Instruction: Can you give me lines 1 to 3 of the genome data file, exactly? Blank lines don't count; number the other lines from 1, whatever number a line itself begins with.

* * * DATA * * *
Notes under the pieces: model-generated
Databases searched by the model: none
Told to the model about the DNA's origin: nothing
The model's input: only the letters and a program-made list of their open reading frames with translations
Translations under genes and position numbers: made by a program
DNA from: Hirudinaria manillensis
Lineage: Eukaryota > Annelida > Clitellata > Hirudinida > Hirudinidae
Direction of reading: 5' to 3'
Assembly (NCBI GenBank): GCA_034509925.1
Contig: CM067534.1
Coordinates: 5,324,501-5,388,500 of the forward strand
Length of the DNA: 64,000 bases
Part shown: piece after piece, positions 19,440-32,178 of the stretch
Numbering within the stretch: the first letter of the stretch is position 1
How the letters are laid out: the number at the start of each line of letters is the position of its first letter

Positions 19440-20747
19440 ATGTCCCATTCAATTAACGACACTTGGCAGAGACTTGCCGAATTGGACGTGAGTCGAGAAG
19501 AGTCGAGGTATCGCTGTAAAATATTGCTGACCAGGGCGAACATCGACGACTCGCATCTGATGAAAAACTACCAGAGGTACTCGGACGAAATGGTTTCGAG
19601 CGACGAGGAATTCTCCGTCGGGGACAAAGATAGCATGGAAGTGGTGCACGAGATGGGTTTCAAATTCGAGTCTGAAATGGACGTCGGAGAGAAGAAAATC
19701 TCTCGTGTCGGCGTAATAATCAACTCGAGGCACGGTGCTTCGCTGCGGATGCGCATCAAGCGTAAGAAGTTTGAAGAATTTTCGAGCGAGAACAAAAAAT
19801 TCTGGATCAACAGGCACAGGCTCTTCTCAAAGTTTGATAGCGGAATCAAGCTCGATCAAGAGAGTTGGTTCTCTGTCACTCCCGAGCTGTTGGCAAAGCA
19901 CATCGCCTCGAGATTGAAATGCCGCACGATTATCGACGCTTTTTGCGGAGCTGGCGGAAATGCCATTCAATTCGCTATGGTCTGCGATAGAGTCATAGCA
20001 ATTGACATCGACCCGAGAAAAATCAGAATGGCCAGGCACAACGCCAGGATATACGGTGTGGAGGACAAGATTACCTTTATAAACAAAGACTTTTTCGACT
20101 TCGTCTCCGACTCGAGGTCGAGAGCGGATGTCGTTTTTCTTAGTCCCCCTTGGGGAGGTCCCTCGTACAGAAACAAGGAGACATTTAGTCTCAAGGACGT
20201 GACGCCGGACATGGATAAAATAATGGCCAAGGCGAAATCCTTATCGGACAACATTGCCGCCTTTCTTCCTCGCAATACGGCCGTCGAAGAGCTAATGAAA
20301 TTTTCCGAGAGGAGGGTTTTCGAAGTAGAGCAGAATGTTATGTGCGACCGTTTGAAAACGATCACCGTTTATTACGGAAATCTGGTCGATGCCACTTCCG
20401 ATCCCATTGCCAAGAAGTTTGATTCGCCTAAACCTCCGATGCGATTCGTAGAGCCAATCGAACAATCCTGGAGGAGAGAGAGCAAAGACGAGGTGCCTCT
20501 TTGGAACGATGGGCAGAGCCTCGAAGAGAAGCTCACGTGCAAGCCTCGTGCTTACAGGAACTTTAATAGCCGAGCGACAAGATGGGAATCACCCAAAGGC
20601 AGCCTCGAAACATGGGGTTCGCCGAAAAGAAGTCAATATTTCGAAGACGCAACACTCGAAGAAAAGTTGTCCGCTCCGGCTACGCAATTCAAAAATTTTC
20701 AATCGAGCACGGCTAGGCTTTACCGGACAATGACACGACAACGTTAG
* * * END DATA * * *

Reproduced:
Notes under the pieces: model-generated
Databases searched by the model: none
Told to the model about the DNA's origin: nothing